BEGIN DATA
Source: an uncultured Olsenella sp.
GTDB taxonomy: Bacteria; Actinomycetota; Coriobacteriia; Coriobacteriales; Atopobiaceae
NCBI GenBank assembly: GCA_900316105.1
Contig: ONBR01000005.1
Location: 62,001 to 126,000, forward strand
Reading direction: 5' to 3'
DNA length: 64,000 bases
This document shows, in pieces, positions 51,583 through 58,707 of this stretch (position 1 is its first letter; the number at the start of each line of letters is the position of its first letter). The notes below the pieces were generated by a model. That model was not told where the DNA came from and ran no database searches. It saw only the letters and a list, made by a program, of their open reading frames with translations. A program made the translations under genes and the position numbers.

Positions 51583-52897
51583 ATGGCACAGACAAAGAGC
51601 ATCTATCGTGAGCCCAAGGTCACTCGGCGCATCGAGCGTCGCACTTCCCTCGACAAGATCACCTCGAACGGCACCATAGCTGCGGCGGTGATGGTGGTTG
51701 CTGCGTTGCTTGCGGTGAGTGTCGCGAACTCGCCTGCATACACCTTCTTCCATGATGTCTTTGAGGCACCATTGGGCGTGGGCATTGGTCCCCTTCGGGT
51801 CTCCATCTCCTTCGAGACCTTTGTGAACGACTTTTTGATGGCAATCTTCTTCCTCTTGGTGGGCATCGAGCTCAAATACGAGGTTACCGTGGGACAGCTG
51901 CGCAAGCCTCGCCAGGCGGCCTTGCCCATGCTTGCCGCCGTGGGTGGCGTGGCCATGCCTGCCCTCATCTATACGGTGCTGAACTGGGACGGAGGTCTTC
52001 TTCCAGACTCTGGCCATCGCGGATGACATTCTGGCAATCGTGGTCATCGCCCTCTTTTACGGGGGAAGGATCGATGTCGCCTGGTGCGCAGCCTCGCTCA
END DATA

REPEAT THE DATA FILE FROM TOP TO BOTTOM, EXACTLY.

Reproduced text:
Source: an uncultured Olsenella sp.
GTDB taxonomy: Bacteria; Actinomycetota; Coriobacteriia; Coriobacteriales; Atopobiaceae
NCBI GenBank assembly: GCA_900316105.1
Contig: ONBR01000005.1
Location: 62,001 to 126,000, forward strand
Reading direction: 5' to 3'
DNA length: 64,000 bases
This document shows, in pieces, positions 51,583 through 58,707 of this stretch (position 1 is its first letter; the number at the start of each line of letters is the position of its first letter). The notes below the pieces were generated by a model. That model was not told where the DNA came from and ran no database searches. It saw only the letters and a list, made by a program, of their open reading frames with translations. A program made the translations under genes and the position numbers.

Positions 51583-52897
51583 ATGGCACAGACAAAGAGC
51601 ATCTATCGTGAGCCCAAGGTCACTCGGCGCATCGAGCGTCGCACTTCCCTCGACAAGATCACCTCGAACGGCACCATAGCTGCGGCGGTGATGGTGGTTG
51701 CTGCGTTGCTTGCGGTGAGTGTCGCGAACTCGCCTGCATACACCTTCTTCCATGATGTCTTTGAGGCACCATTGGGCGTGGGCATTGGTCCCCTTCGGGT
51801 CTCCATCTCCTTCGAGACCTTTGTGAACGACTTTTTGATGGCAATCTTCTTCCTCTTGGTGGGCATCGAGCTCAAATACGAGGTTACCGTGGGACAGCTG
51901 CGCAAGCCTCGCCAGGCGGCCTTGCCCATGCTTGCCGCCGTGGGTGGCGTGGCCATGCCTGCCCTCATCTATACGGTGCTGAACTGGGACGGAGGTCTTC
52001 TTCCAGACTCTGGCCATCGCGGATGACATTCTGGCAATCGTGGTCATCGCCCTCTTTTACGGGGGAAGGATCGATGTCGCCTGGTGCGCAGCCTCGCTCA